Really, anything beginning with “just” or “at least.”
You may very well believe that everything happens for a reason, or that god has a plan. Many people do. But these are YOUR beliefs, and unless you know that the suffering person shares them, they likely won’t serve as comfort the way they might for you.
Your job is to HEAR, not reduce someone’s worry.
Worst-case scenarios make people feel even more afraid than they already did.
If you decide to support someone going through a rough time, your authentic gift starts with what you can give, not with what someone needs.
Doing something we naturally like to do means we’re more likely to do it.
1. You can’t solve other people’s problems (and you don’t need to).
2. You’ll never know how they feel. Just because you’re empathizing with someone doesn’t mean you’ll ever be able to know exactly how they feel. Divorce, for some people, is absolutely devastating. For others, it’s a relief and a reason to throw a party.
Try asking “How are you?” No one dies from being asked “How are you?”
But if someone has just been through major trauma (egs. brain tumor or spouse just died), and you ask them “How are you?”, they may as well reply with some version of “How the fuck do you think I’m doing?”
Which, in all honestly, is a fair response.
You can try “How are you doing TODAY?” because it turns an overwhelming question into a totally manageable one.
And then you can always follow up with “I’m sorry.”
“This happened to me, too.”
Sometimes bad times can make us feel alone and ashamed. Knowing that someone we admire has gone through something similar can make us feel less alone. But just because you have experienced the same thing as someone else does NOT mean you know how they feel. People don’t need you to share their exact same feelings down to the molecular level. They just want to know you have been through something similar, and they’re not alone.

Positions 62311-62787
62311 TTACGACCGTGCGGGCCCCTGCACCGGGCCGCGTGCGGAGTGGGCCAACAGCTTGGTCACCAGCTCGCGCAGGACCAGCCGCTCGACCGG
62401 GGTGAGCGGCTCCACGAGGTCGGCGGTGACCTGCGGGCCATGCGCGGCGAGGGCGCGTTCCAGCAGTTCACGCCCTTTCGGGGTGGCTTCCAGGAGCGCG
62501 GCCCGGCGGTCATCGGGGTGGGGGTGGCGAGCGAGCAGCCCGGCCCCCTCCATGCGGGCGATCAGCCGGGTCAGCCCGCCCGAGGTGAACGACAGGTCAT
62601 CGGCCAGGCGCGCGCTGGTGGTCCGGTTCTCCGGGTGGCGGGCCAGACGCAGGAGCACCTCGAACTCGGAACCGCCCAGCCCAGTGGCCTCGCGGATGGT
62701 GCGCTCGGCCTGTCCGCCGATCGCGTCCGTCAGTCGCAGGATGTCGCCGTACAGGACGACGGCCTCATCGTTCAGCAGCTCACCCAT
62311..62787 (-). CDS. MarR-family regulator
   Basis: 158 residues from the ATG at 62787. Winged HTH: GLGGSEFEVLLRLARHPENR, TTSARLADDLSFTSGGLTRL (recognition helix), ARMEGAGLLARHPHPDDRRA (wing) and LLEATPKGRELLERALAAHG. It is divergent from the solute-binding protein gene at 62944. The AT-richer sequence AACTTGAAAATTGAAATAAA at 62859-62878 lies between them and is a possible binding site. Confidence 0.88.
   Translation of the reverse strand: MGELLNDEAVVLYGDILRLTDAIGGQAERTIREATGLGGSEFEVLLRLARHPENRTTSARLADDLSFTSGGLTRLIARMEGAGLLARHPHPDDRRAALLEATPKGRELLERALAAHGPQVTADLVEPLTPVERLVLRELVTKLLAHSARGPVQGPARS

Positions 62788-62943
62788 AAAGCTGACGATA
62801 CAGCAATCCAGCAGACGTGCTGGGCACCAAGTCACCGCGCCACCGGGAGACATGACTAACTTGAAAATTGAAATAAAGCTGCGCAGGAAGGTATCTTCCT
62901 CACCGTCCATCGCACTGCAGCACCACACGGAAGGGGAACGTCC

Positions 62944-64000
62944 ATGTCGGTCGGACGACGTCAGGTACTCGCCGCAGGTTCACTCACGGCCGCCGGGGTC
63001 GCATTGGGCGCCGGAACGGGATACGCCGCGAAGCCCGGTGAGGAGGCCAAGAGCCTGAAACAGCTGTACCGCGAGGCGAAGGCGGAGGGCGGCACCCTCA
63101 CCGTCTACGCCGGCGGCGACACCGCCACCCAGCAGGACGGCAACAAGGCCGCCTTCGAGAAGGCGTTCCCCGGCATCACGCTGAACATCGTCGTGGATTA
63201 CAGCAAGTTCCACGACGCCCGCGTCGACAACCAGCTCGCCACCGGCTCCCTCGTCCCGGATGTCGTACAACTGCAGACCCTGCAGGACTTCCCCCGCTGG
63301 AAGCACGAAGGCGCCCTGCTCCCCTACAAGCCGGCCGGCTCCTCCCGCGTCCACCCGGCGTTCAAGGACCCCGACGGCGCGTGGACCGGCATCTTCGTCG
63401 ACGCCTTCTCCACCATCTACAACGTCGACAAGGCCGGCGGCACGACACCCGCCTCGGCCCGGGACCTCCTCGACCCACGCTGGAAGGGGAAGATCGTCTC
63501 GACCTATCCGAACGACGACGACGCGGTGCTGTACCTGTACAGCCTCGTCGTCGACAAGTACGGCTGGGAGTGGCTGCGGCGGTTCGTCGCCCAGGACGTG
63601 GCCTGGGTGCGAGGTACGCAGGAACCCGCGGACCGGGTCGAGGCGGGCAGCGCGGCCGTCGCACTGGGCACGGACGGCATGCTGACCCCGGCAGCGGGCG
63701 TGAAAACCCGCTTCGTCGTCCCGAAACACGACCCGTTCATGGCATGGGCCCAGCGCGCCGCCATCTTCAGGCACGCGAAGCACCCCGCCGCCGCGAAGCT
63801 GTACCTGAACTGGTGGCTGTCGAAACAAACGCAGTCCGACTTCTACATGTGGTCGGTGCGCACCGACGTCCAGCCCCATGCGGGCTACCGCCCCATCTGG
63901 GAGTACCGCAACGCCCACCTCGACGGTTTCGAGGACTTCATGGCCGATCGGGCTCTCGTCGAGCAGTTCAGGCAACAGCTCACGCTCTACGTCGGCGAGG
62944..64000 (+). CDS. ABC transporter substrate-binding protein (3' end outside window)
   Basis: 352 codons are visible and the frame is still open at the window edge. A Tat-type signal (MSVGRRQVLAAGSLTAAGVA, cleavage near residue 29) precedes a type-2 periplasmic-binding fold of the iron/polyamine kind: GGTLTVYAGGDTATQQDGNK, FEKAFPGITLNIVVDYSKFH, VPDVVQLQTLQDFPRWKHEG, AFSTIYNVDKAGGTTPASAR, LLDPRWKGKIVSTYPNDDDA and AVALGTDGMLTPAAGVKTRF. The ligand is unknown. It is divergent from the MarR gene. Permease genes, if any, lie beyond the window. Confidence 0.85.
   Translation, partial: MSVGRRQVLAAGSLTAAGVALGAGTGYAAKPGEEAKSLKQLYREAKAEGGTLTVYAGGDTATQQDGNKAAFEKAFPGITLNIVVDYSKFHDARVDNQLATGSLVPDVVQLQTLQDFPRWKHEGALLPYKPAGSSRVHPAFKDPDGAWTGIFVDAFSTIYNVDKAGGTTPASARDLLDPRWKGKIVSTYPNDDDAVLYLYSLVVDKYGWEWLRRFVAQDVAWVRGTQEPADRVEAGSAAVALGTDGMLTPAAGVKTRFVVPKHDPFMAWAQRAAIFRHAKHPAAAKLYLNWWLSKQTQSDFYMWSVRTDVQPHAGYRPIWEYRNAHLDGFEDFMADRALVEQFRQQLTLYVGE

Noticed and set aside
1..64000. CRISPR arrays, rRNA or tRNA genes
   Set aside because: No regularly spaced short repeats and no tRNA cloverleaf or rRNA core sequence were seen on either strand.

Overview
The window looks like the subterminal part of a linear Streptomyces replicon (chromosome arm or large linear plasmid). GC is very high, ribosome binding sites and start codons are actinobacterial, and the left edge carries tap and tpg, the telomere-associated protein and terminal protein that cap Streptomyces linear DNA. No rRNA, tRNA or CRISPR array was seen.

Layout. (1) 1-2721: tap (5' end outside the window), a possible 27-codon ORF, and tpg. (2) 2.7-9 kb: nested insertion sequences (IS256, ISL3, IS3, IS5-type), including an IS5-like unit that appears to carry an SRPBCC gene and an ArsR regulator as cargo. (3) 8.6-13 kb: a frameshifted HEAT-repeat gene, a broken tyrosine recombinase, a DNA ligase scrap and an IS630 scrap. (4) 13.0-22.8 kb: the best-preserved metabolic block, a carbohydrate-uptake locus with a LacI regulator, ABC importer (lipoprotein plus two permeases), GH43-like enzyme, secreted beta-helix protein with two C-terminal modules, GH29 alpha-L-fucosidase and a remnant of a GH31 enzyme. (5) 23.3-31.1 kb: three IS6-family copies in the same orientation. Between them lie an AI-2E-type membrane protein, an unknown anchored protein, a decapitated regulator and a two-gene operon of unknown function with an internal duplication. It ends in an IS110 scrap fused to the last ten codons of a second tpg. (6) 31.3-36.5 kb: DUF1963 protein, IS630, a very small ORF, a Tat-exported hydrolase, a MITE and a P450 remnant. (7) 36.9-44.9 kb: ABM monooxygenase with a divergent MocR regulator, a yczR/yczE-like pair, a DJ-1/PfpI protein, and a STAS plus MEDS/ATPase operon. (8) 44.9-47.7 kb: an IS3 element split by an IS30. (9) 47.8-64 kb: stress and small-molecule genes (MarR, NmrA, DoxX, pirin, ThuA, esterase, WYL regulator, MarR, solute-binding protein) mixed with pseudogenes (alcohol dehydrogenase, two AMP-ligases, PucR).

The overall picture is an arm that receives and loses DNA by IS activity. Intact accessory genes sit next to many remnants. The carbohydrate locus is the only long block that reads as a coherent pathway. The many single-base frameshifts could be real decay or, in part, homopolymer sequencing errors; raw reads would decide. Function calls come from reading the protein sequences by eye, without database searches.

Three instances should give us pause before diving in to help someone.
1. Sometimes life gets in the way, and crises often happen at the most inconvenient times.
Your best friend’s relationship is crumbling right when you have a major deadline. Just when it feels extra challenging to take care of ourselves, we’re sometimes called upon to take care of others. And when we’re stressed, research shows we are less likely to feel empathy for other people.
2. The person you care about is actually really hard to care for.
Some things – like dementia, major mental illness, addiction – are way more emotionally and financially demanding than you can handle.
3. There are people in our lives who are takers, who will always want more than we can reasonably give.
Emotional vampires exist. Some people have no filter on their emotions for even the smallest of life’s grievances. They’re always disappointed in others and they’re really hard people to give to.
In these moments, show compassion for yourself. Recognize that maybe you cant do it all or don’t want to do it all. Not because you hate being inconvenienced, but because you recognize you cant give without feeling depleted and, thus, resentful.
All our difficult times involve some degree of shame, fear, and loneliness. At times like that, we don’t need anyone to impress us or skillfully talk us out of our pain. We mostly just need the kindness that compels anyone to try.
If we view people’s efforts of kindness as “not enough” then we will likely continue to be disappointed.